Let’s just get the bad news out there first: Pablo Sandoval, beloved, chubby, enigmatic, playoff heroic third baseman for the World Champion San Francisco Giants should not be re-signed this off-season.
It will be a disastrously unpopular move if the Giants, but it is the correct one. This will feel like John Lennon leaving the Beatles or Joe Montana in Kansas City Chiefs uniform. But it still needs to be done.
The ticker tape is over, the billion-dollar debacle that is Levi’s Stadium is now open and our beloved AT&T Park closed for the winter. The love remains, but if we want to celebrate at City Hall again anytime soon, the tough love part of the thankless job of general manager must begin now.
Yet I know it likely won’t. GM Brian Sabean will likely overpay the Panda out of loyalty and love. For the next six years we will have a ginormous dead weight on the books that will rival Barry Zito’s awful deal. (Note: Barry Zito is a true member of the Giant. He is a better person. He saved us in 2012. His grace under fire proved him a true role model. I love the guy, but his contract remains one of the worst in baseball).
Because that’s what Sabes does. He overpays for veteran talent, even when it’s not ours. Remember Edgar Renteria’s $18 million?
Bill Simmons of ESPN did when he wrote simply of the Renteria signing, “Does Brian Sabean even watch baseball?”
Old, disinterested and slow are not what you pay over-market for a shortshop, but Sabes did and it was disaster right up until the 2010 World Series where Renteria made his last stand as a clutch ballplayer and led the Giants to a historic first championship. $18 million for a World Series is a steal. But toss in Barry Zito’s nine-figure albatross and Marco Scutaro’s millions not to play, Angel Pagan’s $40 million for part-time work and Tim Lincecum’s $35 million for long relief and well, you get the picture. Loyalty pays a dear price, which may just explain why the Giants can only win every other year.
Of course it sounds ridiculous to expect better than three World Series in five years. It’s astounding and nearly historic. But I’ll say what most everyone really believes: The Giants overachieve and win unlikely championships despite Sabean and his obvious problems in the roster because of sure-fire Hall of Fame manager Bruce Bochey.
The reason the Giants are always underachievers? Because of those loyalty contracts weighing down the roster every single year. The team has a $150 million payroll that in reality is like a small-market $90 million payroll because of the dead wood contracts.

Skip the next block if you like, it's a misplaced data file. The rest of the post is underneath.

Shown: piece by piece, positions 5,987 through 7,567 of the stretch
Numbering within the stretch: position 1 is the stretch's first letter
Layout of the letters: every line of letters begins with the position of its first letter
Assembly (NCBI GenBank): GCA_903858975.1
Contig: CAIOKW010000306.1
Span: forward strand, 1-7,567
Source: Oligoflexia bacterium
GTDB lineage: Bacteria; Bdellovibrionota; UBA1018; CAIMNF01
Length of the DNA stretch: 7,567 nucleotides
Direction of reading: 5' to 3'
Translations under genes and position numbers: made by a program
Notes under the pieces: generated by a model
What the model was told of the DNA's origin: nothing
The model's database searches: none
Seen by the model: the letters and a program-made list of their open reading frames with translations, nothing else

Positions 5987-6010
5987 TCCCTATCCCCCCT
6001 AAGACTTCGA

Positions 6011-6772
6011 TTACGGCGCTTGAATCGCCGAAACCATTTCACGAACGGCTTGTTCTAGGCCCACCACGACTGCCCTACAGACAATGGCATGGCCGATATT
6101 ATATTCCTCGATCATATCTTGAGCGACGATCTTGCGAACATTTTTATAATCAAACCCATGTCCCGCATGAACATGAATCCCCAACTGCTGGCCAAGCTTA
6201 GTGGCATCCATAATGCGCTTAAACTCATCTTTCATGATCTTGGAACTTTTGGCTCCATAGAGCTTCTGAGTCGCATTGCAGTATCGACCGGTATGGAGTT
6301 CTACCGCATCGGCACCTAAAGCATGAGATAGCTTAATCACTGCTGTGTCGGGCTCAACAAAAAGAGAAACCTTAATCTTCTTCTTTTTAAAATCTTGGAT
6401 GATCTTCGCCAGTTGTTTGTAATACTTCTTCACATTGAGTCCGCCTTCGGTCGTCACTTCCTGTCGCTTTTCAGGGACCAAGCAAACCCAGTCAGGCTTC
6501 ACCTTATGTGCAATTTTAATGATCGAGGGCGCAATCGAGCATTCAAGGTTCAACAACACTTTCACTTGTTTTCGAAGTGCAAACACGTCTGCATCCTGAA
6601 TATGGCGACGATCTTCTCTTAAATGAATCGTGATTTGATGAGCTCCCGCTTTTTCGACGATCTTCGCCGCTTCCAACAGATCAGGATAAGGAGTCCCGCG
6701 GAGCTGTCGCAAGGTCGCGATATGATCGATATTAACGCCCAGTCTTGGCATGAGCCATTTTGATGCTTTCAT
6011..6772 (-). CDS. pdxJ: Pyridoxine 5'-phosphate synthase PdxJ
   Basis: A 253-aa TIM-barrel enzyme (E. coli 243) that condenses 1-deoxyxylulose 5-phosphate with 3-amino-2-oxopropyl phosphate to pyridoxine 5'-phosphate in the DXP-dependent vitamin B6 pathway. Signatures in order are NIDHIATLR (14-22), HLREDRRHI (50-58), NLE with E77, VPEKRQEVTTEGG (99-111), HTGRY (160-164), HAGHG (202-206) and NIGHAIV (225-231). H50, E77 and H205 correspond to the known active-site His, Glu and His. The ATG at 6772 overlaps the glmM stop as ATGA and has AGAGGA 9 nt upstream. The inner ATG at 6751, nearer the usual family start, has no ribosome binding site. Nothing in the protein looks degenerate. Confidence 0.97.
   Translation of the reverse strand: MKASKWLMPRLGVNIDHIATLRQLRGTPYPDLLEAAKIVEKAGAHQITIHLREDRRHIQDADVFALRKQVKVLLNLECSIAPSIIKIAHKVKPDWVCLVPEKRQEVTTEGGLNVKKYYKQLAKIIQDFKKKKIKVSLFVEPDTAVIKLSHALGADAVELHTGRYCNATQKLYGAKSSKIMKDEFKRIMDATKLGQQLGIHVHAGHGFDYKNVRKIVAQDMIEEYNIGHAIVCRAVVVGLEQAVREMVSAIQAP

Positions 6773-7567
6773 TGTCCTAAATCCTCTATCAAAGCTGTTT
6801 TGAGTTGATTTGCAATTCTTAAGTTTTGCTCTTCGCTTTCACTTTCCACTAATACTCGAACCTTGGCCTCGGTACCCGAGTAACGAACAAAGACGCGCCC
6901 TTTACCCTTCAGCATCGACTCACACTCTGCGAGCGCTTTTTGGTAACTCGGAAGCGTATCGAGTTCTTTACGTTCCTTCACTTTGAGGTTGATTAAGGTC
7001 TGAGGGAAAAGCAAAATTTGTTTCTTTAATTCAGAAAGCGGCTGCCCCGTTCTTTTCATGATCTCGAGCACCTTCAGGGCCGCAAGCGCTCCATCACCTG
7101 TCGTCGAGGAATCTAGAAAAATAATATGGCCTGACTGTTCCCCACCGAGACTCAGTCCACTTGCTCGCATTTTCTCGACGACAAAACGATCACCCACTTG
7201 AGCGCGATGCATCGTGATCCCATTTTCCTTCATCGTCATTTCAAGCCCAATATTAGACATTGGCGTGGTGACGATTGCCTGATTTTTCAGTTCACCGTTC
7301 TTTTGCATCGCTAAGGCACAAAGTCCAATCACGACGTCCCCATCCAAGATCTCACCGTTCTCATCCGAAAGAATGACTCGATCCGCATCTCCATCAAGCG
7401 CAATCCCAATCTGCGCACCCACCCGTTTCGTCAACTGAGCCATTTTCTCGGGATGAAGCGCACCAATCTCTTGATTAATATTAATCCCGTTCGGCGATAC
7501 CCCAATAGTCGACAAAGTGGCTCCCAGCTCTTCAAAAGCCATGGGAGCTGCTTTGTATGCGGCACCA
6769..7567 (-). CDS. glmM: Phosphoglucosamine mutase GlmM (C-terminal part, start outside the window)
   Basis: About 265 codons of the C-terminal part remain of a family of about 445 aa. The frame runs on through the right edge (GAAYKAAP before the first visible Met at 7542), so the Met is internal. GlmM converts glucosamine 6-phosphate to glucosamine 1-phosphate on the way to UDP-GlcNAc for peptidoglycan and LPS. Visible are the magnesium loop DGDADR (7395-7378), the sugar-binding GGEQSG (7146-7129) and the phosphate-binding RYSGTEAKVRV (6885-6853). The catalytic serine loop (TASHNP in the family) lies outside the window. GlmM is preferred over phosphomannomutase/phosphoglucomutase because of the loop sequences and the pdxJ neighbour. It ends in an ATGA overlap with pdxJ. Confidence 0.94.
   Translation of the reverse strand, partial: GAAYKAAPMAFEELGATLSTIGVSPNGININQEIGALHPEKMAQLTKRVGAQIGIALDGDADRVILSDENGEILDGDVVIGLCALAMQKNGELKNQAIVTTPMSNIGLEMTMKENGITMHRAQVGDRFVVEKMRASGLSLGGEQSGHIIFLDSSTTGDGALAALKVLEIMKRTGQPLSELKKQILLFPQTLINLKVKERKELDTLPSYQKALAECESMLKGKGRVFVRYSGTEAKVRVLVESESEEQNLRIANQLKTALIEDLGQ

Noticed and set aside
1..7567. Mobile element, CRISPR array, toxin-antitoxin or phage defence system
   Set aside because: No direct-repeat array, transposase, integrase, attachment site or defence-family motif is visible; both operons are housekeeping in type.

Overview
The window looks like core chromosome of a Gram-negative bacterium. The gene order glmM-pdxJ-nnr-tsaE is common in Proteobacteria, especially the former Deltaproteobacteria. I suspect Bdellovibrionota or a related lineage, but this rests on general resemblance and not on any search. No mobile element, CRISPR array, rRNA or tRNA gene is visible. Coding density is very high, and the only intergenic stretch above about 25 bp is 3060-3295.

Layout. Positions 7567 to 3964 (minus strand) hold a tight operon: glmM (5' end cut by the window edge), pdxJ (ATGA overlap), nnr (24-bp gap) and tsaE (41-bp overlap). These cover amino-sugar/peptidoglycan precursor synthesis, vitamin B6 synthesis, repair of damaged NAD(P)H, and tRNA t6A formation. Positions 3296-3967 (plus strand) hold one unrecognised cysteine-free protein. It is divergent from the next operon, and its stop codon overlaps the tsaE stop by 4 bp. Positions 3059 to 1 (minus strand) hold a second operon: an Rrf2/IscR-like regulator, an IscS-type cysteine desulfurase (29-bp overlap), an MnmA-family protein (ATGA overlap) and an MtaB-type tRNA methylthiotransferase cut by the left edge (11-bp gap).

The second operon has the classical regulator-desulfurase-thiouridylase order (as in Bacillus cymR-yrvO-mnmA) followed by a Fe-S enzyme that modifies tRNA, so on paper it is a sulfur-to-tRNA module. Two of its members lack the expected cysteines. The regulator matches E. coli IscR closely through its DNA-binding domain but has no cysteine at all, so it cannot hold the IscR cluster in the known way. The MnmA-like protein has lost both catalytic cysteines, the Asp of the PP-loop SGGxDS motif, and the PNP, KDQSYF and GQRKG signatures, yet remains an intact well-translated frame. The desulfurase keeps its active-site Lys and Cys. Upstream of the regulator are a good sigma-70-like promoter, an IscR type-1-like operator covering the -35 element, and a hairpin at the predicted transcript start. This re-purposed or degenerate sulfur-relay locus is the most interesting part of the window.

Sandoval is a charismatic talent and a great playoff player. During the season, he is prone to huge slumps, excessive weight gain, up and down years and a decided lack of power for a guy so… robust. Those Octobers makes you see what you miss during most of the season except for a few hot streaks when he single-handily carries the team. We love Sandoval because his energy is terrific, he is a model team player, he comes to play every single day and plays through pain. He loves baseball and plays like it.
He has vastly improved his defense, but remained a guy Bochey subbed for in the late innings. He couldn’t hit left-handers this year. He was a platoon player in disguise. You don’t pay $100 million for a platoon?
But what happens when he turns 30, gains another 30, and his love for other life’s pleasures tips the delicate scales of his unique talent toward debauchery?
Sandoval hitting .330 when he was a spry, agile catcher who had to train to stay in the lineup was a budding superstar. But since moving to 3B, he’s added weight, become a .270 hitter who never really did have much consistent power. Now he wants — and some fool team like the Yankees will pay him — superstar dollars in excess of $100 million guaranteed. This is a man who ate his way out of the lineup in 2010 and couldn’t keep the weight of this season with a huge contract on the line. Do we really think he’ll stay in shape with $100 million bucks?
Just think of the third, fourth, fifth and sixth years of this deal? For a guy with a clearly neurotic compulsion to avoid waste, the thought makes me anxiously scan Google for a shrink.
I love the Giants. I love Pablo and the Panda hats. I’d hate to see him go, and knowing Sabean’s past I suspect I won’t. Instead I’ll see his contract become dead wood over a painfully long period that will cost the Panda all the love he’s stored up over his wonderful time here in San Francisco. Some good things must come to an end. This is one and it likely won’t and there won’t be much good to come of it.